Isabel Oliva and Julio Hernandez are two of many Richmond residents who received a visit from Red Cross volunteers and the Richmond Fire Department on a Saturday morning in early May.

With the help of local volunteer Yvette Cuellar, Isabel and Julio learned how to prevent home fires and create an evacuation plan to keep their family safe.

Volunteers like Yvette are the heart and soul of this lifesaving program. After four successful Sound the Alarm events across the Bay Area Chapter in May, 396 free smoke alarms were installed, making 132 homes and 392 residents safer in Richmond, Oakland, San Bruno and San Francisco.

Oakland, Calif. 05.14.22.
Photo by Kane Wong/American Red Cross

North Bay Chapter

Novato, Calif. 05.21.22 – Photo by Marcia Antipa/American Red Cross

Marin County sisters Angel and Alisa Zhou are two of the dozen Red Cross volunteers who gifted their time to help install smoke alarms and share safety information at the Novato Sound the Alarm event on May 21 in the North Bay Chapter.

“It’s important that for their own safety, and the safety of the children as well, that there are alarms installed,” Angel said.

Alisa chimed in, “It was so much fun meeting these people and getting to know more about our local community.”

Across the chapter in May, Red Crossers made 118 homes and 251 residents of Santa Rosa, Fairfield and Novato safer by installing 270 free smoke alarms.

Fairfield, Calif. 05.14.22 – Video produced by Nanette Shamieh/American Red Cross

Central Coast Chapter

Las Lomas, Calif. 05.14.22.
Photo by Jenny Arrieta/American Red Cross
Las Lomas, Calif. 05.14.22.
Photo by Jenny Arrieta/American Red Cross

On May 14, Red Cross volunteers, local Seaside High School Students and partners from the Monterey County Fire Department came together on a bright, sunny morning in Las Lomas, Calif.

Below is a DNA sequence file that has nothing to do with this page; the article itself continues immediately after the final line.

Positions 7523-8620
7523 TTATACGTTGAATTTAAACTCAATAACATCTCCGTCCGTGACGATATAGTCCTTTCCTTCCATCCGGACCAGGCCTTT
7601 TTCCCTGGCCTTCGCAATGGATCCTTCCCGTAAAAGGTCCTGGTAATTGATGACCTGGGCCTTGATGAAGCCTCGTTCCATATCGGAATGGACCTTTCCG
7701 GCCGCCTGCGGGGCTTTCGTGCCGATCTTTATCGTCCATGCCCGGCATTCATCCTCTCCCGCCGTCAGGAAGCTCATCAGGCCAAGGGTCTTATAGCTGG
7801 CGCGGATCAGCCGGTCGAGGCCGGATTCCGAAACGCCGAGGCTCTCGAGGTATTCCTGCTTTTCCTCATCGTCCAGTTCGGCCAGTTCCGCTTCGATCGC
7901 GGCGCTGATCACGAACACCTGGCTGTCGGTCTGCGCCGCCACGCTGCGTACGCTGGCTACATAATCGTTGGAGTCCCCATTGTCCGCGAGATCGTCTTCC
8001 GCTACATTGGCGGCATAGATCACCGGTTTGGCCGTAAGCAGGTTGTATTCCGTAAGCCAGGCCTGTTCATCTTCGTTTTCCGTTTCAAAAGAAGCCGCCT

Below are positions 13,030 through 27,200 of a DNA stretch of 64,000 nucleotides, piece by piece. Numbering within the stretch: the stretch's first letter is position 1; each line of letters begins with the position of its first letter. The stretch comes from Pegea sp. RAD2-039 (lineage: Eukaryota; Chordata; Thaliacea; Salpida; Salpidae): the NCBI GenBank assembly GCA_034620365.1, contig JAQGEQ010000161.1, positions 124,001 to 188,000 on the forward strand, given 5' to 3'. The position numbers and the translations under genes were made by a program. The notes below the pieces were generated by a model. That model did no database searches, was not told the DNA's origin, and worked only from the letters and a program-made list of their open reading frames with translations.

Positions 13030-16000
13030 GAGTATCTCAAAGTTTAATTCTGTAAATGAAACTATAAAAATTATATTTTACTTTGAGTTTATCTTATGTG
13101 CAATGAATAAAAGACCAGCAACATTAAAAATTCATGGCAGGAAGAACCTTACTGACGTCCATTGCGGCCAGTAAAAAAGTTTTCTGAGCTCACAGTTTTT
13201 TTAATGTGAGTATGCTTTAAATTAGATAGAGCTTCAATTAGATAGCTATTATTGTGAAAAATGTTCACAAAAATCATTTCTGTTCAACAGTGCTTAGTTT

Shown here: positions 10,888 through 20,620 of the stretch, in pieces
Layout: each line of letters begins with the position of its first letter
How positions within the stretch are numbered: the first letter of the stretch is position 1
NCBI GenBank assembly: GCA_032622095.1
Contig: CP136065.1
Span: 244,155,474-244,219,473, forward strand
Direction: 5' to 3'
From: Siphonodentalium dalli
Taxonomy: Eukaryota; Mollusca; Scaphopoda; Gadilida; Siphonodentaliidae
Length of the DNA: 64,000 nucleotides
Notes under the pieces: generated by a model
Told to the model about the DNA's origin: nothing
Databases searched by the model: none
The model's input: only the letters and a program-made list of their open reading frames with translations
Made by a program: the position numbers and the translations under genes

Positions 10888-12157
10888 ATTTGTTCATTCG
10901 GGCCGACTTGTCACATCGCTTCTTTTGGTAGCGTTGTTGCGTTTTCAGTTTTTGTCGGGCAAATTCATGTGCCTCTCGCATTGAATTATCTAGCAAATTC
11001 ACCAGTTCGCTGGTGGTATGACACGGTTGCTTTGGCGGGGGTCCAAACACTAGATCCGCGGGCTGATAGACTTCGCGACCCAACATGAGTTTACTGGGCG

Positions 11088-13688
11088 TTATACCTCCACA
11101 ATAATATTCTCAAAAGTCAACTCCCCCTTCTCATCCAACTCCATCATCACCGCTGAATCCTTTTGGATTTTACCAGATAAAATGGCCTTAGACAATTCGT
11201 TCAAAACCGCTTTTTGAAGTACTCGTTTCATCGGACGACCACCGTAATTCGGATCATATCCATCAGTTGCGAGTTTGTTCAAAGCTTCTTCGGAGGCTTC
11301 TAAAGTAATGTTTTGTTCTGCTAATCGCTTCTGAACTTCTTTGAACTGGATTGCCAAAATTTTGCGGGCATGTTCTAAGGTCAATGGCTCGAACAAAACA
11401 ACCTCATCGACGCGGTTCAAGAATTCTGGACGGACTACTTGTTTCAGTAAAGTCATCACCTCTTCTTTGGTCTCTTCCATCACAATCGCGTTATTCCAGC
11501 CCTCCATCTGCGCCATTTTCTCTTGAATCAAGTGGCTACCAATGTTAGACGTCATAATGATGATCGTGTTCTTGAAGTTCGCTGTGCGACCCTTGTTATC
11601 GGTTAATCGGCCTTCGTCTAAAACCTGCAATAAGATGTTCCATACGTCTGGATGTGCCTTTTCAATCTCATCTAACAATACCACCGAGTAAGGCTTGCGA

After briefings by the Fire Department, Red Cross Disaster Program Manager Patsy Gasca, and remarks by Monterey County Supervisor Phillips, the teams spread out into the neighborhood to install free smoke alarms and share home fire safety information.

During two weekends of Sound the Alarm events in the Central Coast Chapter, 78 homes and 339 residents from Las Lomas and Watsonville were made safer with the installation of 229 free smoke alarms by our volunteers and partners.

Heart of the Valley Chapter

Modesto, Calif. 05.14.22.
Photo by Martin Gagliano/American Red Cross

The Heart of the Valley Chapter had a busy Saturday morning on May 14 when Red Cross volunteers and staff gathered at the Modesto Mobile Home Park for a Sound the Alarm event alongside the Modesto Fire Department and local community partners.

In this community, Red Crossers, including long-time volunteer Tracey Singh, visited 23 homes and installed 48 free smoke alarms. Tracey is an experienced volunteer who enjoys helping equip residents like Martha Guerrero with the knowledge needed to keep her family safe in event of a home fire.

Martha is one of the 89 Modesto residents that was provided with safety information and had free smoke alarms installed in their home during this Sound the Alarm event.

Silicon Valley Chapter